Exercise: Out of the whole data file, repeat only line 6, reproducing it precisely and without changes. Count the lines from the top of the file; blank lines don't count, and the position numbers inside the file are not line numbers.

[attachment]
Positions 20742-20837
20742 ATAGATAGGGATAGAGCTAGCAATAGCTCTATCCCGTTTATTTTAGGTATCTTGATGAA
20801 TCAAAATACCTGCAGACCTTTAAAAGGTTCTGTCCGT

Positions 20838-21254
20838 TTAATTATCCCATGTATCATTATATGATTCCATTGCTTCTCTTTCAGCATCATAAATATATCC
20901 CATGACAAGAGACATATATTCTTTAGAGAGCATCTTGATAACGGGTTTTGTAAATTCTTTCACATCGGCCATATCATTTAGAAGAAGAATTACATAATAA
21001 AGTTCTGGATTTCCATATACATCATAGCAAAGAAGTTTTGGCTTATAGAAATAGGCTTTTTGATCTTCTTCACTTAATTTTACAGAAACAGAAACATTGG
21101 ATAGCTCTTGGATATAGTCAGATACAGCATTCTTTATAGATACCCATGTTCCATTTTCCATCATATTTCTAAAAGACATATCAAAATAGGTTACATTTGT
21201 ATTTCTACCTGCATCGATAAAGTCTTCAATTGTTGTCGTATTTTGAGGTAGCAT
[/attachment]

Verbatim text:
20901 CATGACAAGAGACATATATTCTTTAGAGAGCATCTTGATAACGGGTTTTGTAAATTCTTTCACATCGGCCATATCATTTAGAAGAAGAATTACATAATAA